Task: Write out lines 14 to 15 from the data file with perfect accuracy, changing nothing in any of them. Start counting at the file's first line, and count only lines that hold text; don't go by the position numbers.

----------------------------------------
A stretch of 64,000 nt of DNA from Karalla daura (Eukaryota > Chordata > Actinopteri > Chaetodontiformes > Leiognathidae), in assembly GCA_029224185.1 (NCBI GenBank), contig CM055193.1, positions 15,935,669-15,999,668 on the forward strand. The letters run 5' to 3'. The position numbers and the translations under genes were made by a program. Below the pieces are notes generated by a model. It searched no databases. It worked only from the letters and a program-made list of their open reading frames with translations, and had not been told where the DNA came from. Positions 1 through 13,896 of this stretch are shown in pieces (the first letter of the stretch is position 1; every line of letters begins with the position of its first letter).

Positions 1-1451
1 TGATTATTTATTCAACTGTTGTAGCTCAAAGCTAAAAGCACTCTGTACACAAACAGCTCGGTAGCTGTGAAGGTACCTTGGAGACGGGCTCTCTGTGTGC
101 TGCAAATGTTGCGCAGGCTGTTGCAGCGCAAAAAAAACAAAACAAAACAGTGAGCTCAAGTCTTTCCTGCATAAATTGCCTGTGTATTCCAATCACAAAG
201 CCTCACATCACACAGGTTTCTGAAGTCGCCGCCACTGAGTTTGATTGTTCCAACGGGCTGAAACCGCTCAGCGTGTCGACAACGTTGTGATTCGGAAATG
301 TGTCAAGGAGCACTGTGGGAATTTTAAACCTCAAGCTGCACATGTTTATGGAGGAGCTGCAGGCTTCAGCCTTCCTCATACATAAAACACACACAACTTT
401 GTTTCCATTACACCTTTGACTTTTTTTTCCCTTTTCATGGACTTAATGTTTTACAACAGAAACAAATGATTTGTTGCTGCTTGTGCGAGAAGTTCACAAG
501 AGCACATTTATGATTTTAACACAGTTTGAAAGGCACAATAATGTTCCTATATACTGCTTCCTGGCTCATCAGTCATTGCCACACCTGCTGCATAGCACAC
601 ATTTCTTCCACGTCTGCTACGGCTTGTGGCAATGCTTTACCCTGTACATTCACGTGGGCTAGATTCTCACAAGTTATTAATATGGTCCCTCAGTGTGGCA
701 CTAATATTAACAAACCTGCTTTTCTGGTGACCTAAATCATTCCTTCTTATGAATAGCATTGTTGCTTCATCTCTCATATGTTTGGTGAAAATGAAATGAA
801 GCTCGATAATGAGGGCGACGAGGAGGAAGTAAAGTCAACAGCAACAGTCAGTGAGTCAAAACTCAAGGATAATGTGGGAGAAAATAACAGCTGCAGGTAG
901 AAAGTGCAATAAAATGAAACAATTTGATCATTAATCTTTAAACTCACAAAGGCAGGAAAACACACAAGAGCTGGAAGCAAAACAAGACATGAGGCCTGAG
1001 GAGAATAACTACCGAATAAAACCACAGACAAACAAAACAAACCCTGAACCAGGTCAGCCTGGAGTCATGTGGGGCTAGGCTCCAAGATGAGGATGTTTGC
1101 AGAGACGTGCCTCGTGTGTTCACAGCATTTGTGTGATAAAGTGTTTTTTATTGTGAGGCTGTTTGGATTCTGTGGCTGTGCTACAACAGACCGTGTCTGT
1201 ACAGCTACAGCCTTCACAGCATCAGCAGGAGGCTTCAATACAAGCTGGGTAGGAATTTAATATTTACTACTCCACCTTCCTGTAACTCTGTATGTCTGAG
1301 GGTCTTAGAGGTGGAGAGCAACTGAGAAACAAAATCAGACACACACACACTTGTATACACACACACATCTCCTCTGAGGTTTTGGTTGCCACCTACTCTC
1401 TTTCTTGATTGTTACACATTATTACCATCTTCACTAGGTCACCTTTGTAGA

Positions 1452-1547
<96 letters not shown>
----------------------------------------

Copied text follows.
1101 AGAGACGTGCCTCGTGTGTTCACAGCATTTGTGTGATAAAGTGTTTTTTATTGTGAGGCTGTTTGGATTCTGTGGCTGTGCTACAACAGACCGTGTCTGT
1201 ACAGCTACAGCCTTCACAGCATCAGCAGGAGGCTTCAATACAAGCTGGGTAGGAATTTAATATTTACTACTCCACCTTCCTGTAACTCTGTATGTCTGAG